On March 27, 2020, Congress approved the Coronavirus Aid, Relief, and Economic Security Act (“CARES Act”). One of the most noteworthy provisions of the Act is a new $349,000,000,000 Paycheck Protection Program of loans to be made by your local bank to small businesses, guaranteed by the Small Business Administration (“SBA”). Incredibly, qualifying borrowers do not have to repay the loan to the extent of the small business’ payroll costs, rent, and utilities expenses paid during the 8-week period following loan closing!
Under the program, which the SBA has indicated will be available beginning Friday, April 3, 2020, small businesses and other business concerns that generally have fewer than 500 employees, self-employed, sole proprietors, and independent contractors and businesses in the accommodation and food service sector with fewer than 500 employees per location are eligible for SBA Section 7(a) small business loans to cover payroll, health care costs, mortgage interest payments, rent and utility payments, and interest on pre-existing debt obligations. The amount of the loan cannot exceed the sum of 2.5 times the borrower’s average monthly payroll cost during the year prior to the loan.
Loans are fully guaranteed to the lender by the federal government. Collateral and personal guaranties are not required. To be eligible, a borrower must have been in operation on February 15, 2020, and must have paid employee salaries and payroll taxes.
Loans are available to eligible borrowers under the program only through June 30, 2020, so time is of the essence in submitting a loan application.
Although the small business can borrow up to 2.5 times the average monthly payroll cost for the prior year, the loan is eligible for forgiveness, meaning there is no obligation to repay it, in an amount equal to the documented payments by the business for payroll (a maximum of $100,000 annualized per employee), rent, utilities and mortgage interest during the 8 weeks after the loan closing. The SBA’s program overview released on March 31, 2020 states that at least 75% of the forgiven amount must have been used for payroll. This requirement is not in the text of the CARES Act itself, so borrowers should continue to monitor evolving guidance. The SBA’s program overview is available here: https://www.sba.gov/funding-programs/loans/paycheck-protection-program-ppp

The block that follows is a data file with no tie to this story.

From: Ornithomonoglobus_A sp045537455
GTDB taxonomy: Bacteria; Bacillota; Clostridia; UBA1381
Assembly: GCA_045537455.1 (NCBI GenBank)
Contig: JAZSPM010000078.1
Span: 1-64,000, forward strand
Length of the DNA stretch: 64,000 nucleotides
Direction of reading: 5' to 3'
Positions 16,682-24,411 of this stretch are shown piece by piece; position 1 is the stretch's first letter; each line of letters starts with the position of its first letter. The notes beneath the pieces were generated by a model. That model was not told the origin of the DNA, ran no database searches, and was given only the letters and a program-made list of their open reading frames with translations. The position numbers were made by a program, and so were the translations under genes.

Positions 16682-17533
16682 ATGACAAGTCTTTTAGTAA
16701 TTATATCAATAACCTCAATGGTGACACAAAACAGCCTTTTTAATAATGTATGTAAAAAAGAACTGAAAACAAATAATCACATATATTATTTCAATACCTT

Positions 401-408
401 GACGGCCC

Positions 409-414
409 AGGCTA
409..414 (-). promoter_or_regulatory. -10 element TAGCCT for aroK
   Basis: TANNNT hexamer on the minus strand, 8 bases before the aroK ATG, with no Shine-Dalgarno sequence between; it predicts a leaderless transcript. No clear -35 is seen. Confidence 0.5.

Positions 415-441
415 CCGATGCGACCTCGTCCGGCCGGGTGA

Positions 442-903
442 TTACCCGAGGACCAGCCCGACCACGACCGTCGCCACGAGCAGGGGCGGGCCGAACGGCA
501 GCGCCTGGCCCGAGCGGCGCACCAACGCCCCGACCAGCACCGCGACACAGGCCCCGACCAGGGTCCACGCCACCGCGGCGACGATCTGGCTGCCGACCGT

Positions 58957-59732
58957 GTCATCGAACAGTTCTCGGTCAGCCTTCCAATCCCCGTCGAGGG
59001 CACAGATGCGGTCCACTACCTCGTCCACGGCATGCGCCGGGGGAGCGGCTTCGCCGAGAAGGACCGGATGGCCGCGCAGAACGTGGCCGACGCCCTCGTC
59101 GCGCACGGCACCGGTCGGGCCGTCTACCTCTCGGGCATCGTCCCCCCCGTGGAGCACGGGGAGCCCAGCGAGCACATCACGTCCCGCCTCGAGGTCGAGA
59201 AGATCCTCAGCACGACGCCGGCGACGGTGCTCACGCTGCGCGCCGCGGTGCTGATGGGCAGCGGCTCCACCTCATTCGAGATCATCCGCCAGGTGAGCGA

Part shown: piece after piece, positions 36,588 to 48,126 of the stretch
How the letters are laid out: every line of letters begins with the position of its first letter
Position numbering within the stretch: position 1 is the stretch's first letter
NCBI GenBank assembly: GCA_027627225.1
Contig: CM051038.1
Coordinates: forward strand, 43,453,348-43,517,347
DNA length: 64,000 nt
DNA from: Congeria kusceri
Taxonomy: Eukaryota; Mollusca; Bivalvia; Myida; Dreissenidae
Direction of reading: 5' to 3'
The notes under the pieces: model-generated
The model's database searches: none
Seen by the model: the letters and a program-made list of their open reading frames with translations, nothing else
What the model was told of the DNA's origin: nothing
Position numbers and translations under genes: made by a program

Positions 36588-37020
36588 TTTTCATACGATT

The amount forgiven will be reduced by a percentage related to layoffs or salary or wage reductions. For example, for layoffs, the amount forgiven is calculated by multiplying the 8 week qualifying expenses by a fraction, the numerator of which is the average number of full time equivalent employees per month during the period February 15, 2020 through June 30, 2020, and the denominator of which is either (to be elected by the borrower): (a) the average number of full time equivalent employees per month employed during the period February 15, 2019 and ending June 30, 2019; or (b) the average number of full time equivalent employees per month employed during the period January 1, 2020 and ending February 29, 2020. So, if a borrower lays off workers in April and May, 2020, for example, the lower numbers for those two months will draw down the value of the numerator, i.e., the average from the period February 15 through June 30, and negatively affect the amount forgiven.
However, if the borrower lays off workers during the period February 15, 2020 through April 27, 2020, but calls back all workers employed as of February 15, 2020, with such workers back on the job by June 30, 2020, there will be no reduction in the amount forgiven. This rule encourages the recall of all laid off workers by June 30, 2020.
The local lender – not the SBA — will process the loan forgiveness requests and is required to do so within 60 days. The amount forgiven is not considered taxable income to the borrower.
The portion not forgiven must be repaid, but payments are deferred by at least six months but not more than one year.
Before closing on a Paycheck Protection Program loan, the borrower should examine whether an employee retention tax credit also found in the CARES Act provides a greater benefit. The Act allows an eligible employer to claim a tax credit against its quarterly payroll tax obligations of 50% of each employee’s “qualifying wages” of up to $10,000. However, the employee retention credit cannot be taken by businesses which also have received a paycheck protection loan. An employer can potentially qualify for one but not both.
Given the expected high number of loan applications to be submitted Friday April 3, 2020 and thereafter, and the program’s June 30, 2020 termination date, we recommend that interested small businesses promptly determine whether a Paycheck Protection Program loan benefits them and, if so, file an application as soon as practicable.